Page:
Filed under: Yemen, arrests, embassy — by Jane Novak at 7:22 am on Thursday, September 18, 2008

Official: 25 arrested over US embassy attack
By PAUL SCHEMM and AHMED AL-HAJ – 1 hour ago

SAN’A, Yemen (AP) — Authorities arrested at least 25 militants with suspected links to al-Qaida in connection with the deadly attack on the U.S. Embassy in the Yemeni capital, a senior security official said Thursday.

The Yemeni official said the 25 have been rounded up from various parts of Yemen over the past 24 hours and were being questioned by Yemeni and U.S. investigators.

It is not unusual for authorities in Yemen, a key partner in the U.S.-led war on terror but for years an al-Qaida stronghold, to round up a large number of suspects in the wake of a terror attack.

Iraq Returnees?

Filed under: Yemen, embassy — by Jane Novak at 5:59 am on Thursday, September 18, 2008

I dont think so personally but its early. Somalia is an interesting thought. And not necessarily someone released from jail recently. These things do take a bit of time. The article makes the point that its the largest attack on a US facility since 9/11.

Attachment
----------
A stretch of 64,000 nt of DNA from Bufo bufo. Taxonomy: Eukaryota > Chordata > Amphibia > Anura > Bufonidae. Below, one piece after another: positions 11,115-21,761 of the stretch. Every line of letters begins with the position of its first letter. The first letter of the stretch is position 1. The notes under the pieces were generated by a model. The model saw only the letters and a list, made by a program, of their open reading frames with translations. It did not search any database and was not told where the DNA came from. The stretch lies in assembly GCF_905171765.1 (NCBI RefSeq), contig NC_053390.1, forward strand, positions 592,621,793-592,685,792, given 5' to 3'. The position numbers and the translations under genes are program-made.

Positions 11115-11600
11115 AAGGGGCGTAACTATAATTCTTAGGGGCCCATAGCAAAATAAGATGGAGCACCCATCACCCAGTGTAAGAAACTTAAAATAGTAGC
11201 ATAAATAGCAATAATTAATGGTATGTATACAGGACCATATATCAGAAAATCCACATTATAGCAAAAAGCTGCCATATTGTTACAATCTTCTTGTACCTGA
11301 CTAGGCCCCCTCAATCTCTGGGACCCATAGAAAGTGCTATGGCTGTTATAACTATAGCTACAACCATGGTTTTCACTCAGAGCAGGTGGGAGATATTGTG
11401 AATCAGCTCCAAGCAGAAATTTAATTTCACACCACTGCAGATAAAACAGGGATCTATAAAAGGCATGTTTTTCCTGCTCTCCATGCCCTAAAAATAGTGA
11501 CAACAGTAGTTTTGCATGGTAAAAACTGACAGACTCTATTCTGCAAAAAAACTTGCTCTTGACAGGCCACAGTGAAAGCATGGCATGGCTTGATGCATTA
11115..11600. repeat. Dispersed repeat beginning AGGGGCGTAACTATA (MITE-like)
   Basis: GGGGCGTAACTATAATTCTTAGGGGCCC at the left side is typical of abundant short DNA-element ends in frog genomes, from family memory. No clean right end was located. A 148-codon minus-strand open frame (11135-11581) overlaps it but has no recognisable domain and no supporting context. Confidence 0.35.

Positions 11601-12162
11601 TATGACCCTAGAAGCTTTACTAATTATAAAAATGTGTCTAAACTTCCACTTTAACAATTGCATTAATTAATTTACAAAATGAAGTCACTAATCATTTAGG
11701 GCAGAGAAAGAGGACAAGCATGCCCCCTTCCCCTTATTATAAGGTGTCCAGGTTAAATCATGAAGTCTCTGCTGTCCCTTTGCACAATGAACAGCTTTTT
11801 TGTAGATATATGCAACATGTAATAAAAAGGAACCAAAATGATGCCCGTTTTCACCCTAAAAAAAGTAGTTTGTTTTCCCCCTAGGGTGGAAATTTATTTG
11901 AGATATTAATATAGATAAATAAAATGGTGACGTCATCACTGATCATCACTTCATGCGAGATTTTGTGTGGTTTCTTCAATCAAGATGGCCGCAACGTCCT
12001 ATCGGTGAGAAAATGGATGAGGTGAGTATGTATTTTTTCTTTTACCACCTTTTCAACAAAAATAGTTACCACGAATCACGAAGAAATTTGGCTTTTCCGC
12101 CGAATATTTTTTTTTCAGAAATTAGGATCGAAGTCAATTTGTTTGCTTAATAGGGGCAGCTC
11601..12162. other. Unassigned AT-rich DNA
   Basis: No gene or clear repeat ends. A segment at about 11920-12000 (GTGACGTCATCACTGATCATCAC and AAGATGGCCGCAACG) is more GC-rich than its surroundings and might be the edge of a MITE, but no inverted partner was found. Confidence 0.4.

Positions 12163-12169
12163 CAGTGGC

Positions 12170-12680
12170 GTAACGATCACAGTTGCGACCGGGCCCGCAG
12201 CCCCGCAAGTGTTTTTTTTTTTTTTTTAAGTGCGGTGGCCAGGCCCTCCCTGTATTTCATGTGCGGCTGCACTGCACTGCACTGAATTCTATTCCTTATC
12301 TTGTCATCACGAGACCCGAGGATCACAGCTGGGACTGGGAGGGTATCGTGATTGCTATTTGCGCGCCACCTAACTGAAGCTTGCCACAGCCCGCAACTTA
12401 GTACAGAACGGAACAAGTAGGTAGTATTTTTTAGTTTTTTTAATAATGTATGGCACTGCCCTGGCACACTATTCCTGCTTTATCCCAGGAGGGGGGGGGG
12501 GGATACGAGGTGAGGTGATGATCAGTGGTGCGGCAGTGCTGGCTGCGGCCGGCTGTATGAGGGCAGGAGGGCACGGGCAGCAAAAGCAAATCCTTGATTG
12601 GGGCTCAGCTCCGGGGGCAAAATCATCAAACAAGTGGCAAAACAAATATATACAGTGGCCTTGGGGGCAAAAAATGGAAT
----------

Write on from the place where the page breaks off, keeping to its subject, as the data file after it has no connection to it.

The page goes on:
Deadly Training Ground
Are Al Qaeda fighters returning home from Iraq to launch new attacks against U.S. targets?

Michael Isikoff and Mark Hosenball
Published Sep 17, 2008 | Updated: 6:32 p.m. ET Sep 17, 2008
The car bombing outside the U.S. Embassy in Yemen, which killed 16 people Wednesday, is the deadliest single terrorist attack on a U.S. government facility since September 11—and, say U.S. counter-terrorism officials, it is a powerful reminder that Al Qaeda and its allies remain a lethal force on the Arabian Peninsula.

No Americans were hurt in the early morning attack in which militants—armed with AK-47s and rocket propelled grenades—sought to penetrate the heavily fortified compound that surrounds the U.S. Embassy in Sana. But a subsequent gun battle with Yemeni security forces and an explosion set off minutes later by suicide bombers, killed more people than any terror attack aimed at a U.S. government or military installation outside Iraq and Afghanistan in recent years, U.S. officials said.

“The answer is yes. This is the largest attack against a U.S. facility since 9/11,” a U.S. counter-terrorism official (who asked not to identified by name) e-mailed NEWSWEEK in response to questions. That grim milestone could undercut claims of overall success in the war on terror. Indeed, Yemen—as much as Pakistan and Afghanistan—remains a country where U.S. counter-terrorism efforts have been hampered by repeated setbacks. (Read on …)